14. Hydrogen and syngas production by catalytic gasification of algal biomass (Cladophora glomerata L.) using alkali and alkaline-earth metals compounds.

    Ebadi, Abdol Ghaffar; Hisoriev, Hikmat; Zarnegar, Mohammad; Ahmadi, Hamed

    2018-01-02

    The steam gasification of algal biomass (Cladophora glomerata L.) in presence of alkali and alkaline-earth metal compounds catalysts was studied to enhance the yield of syngas and reduce its tar content through cracking and reforming of condensable fractions. The commercial catalysts used include NaOH, KHCO 3 , Na 3 PO 4 and MgO. The gasification runs carried out with a research scale, biomass gasification unit, show that the NaOH has a strong potential for production of hydrogen, along with the added advantages of char converting and tar destruction, allowing enhancement of produced syngas caloric value. When the temperature increased from 700°C to 900°C, the tar content in the gas sharply decreased, while the hydrogen yield increased. Increasing steam/biomass ratio significantly increased hydrogen yield and tar destruction; however, the particle size in the range of 0.5-2.5 mm played a minor role in the process.

  15. Transfer of alkaline earth elements in mothers' milk and doses from {sup 45}Ca, {sup 90}Sr and {sup 226}Ra

    Smith, T.J.; Phipps, A.W.; Fell, T.P.; Harrison, J.D

    2003-07-01

    An international programme of work is currently under way to develop methods for calculating doses to infants from ingestion of radionuclides present in mothers' milk. This paper considers the special case of the alkaline earth elements. Models have been developed for {sup 45}Ca, {sup 90}Sr and {sup 226}Ra and the sensitivity of results to various changes in parameter values is discussed. A complication when calculating doses from intakes of radium is that the International Commission on Radiological Protection has previously recommended that doses from decay products of radium should be calculated using element-specific biokinetic models (so-called independent biokinetics). An extension of this method to the models for breastfeeding is proposed. Preliminary estimates of the doses received by the infant for a number of maternal intake scenarios show that doses to the infant can exceed the corresponding adult dose, such as for {sup 45}Ca (ratio = 3.1) while, in other cases such as {sup 90}Sr, the infant dose can be a significant fraction of the adult dose. (author)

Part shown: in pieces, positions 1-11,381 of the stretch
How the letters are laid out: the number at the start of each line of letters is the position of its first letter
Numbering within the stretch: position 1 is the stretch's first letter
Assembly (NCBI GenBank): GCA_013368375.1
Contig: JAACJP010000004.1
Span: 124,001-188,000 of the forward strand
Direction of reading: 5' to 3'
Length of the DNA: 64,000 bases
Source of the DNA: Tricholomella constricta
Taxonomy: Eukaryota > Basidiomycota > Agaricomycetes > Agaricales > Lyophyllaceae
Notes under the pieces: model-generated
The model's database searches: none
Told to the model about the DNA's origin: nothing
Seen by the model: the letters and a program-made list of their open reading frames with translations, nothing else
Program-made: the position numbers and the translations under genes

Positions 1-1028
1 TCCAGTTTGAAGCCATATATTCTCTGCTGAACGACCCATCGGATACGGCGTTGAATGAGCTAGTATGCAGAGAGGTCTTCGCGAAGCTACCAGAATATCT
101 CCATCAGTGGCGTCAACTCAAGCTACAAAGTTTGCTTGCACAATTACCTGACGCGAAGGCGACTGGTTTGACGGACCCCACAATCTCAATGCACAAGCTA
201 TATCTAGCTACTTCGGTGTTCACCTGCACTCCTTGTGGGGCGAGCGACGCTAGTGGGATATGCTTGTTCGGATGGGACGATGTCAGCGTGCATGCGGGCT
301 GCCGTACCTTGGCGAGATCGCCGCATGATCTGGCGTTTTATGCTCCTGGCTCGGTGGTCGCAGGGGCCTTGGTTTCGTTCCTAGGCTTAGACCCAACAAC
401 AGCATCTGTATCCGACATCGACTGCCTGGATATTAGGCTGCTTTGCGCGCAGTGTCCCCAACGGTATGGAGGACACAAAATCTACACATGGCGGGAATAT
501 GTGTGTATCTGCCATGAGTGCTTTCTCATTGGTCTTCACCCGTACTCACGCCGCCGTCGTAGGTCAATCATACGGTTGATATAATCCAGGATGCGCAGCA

16. A study of redox kinetic in silicate melt

    Magnien, V.

    2005-12-01

    The aim of this thesis is to understand better iron redox reactions and mechanisms in silicate glasses and melts. Particular interest has been paid to the influence of temperature and chemical composition. For this purpose, the influence of alkali element content, iron content and network formers on the kinetics of redox reactions has been determined through XANES and Raman spectroscopy experiments performed either near the glass transition or above the liquidus temperature. As a complement, electrical conductivity and RBS spectroscopy experiments have been made to characterize the diffusivity of the species that transport electrical charges and the reaction morphology, respectively. Temperature and composition variations can induce changes in the dominating redox mechanism. At a given temperature, the parameters that exert the strongest influence on redox mechanisms are the presence or lack of divalent cations and the existing decoupling between the mobility of network former and modifier elements. Near Tg, the diffusion of divalent cations, when present in the melt, controls the kinetics of iron redox reactions along with a flux of electron holes. Composition, through the degree of polymerization and the silicate network structure, influences the kinetics and the nature of the involved cations, but not the mechanisms of the reaction. Without alkaline earth elements, the kinetics of redox reactions are controlled by the diffusion of oxygen species. With increasing temperatures, the diffusivities of all ionic species tend to become similar. The decoupling between ionic fluxes then is reduced so that several mechanisms become kinetically equivalent and can thus coexist. (author)